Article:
Eating out spend is to fall after hitting a record high last year, according to analyst firm Horizons.
The amount spent on a meal in a restaurant has risen 20% in the past five years from £10.09 in 2004 to £11.98 in 2008, its research revealed.
Spend has risen the most in pubs, which were 30% more expensive last year than they were in 2004 as ingredient costs rose and customers increasingly chose costlier items from the menus.
The average price paid for a pub meal rose from £10.61 to £13.76 in the period.
Spend in European-style restaurants (those with Italian, Spanish, British and French menus) rose 19%, with the average price paid rising from £17.20 in 2004 to £20.51 in 2008.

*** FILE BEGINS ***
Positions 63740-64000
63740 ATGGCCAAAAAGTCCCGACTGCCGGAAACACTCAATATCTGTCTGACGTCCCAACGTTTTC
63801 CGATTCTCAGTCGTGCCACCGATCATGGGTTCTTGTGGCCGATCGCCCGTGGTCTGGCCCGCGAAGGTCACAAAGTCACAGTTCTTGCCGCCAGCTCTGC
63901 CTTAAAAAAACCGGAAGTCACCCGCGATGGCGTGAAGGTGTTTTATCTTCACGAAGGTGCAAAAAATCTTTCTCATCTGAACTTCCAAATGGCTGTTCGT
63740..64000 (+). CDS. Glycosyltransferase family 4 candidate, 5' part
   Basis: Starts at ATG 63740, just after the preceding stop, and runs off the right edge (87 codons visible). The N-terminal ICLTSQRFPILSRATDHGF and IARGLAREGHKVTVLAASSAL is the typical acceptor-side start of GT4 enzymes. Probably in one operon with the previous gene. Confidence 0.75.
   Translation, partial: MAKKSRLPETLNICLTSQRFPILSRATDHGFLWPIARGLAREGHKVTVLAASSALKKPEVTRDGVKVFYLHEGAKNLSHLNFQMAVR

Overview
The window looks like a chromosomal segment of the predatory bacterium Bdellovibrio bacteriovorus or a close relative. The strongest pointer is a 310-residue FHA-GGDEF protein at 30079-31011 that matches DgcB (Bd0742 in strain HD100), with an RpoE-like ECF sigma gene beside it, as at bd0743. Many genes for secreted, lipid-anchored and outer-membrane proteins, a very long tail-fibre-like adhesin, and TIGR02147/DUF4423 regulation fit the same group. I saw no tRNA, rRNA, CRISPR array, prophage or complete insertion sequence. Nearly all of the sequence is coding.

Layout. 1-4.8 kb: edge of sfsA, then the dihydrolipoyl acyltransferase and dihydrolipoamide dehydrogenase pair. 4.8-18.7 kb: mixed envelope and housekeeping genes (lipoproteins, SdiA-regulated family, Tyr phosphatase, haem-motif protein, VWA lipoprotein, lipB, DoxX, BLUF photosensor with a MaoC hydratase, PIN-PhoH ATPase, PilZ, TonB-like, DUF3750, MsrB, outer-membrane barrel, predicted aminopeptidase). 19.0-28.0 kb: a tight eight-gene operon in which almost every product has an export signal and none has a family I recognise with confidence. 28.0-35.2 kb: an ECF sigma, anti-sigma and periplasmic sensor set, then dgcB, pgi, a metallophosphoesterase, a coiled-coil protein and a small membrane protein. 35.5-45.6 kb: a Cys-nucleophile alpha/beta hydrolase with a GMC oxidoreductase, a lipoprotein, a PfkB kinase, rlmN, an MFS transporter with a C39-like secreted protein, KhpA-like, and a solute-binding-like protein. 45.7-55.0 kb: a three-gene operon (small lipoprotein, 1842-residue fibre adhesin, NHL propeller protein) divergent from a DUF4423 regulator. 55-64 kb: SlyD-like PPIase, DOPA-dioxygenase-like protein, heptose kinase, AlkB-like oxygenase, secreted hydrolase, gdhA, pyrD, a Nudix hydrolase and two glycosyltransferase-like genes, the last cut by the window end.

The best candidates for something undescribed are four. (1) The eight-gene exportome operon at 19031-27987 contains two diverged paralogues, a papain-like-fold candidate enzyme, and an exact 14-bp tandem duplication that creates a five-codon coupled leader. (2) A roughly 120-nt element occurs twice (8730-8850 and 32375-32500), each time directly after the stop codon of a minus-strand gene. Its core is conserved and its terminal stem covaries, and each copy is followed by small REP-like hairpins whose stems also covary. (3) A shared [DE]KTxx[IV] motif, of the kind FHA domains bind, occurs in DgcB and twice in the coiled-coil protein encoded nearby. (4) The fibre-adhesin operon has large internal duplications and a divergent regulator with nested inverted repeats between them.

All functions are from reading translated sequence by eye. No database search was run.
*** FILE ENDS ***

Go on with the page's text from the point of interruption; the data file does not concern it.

However, Horizons warned that menu prices were now starting to fall, due in part to the number of special deals and offers currently in the market, and would likely continue to do so throughout 2009, with restaurant meals possibly at risk of dropping back to 2006 levels.
Peter Backman, managing director of Horizons, said: “Spend has risen this much over the four year-period largely because customers have been willing to spend more and because restaurant operators have put up prices as a result of the hikes they have seen in food and overheads such as rent, staffing and fuel.
“But in this recession higher prices cannot be sustained so in order to maintain sales restaurants need to reconsider their pricing strategies.”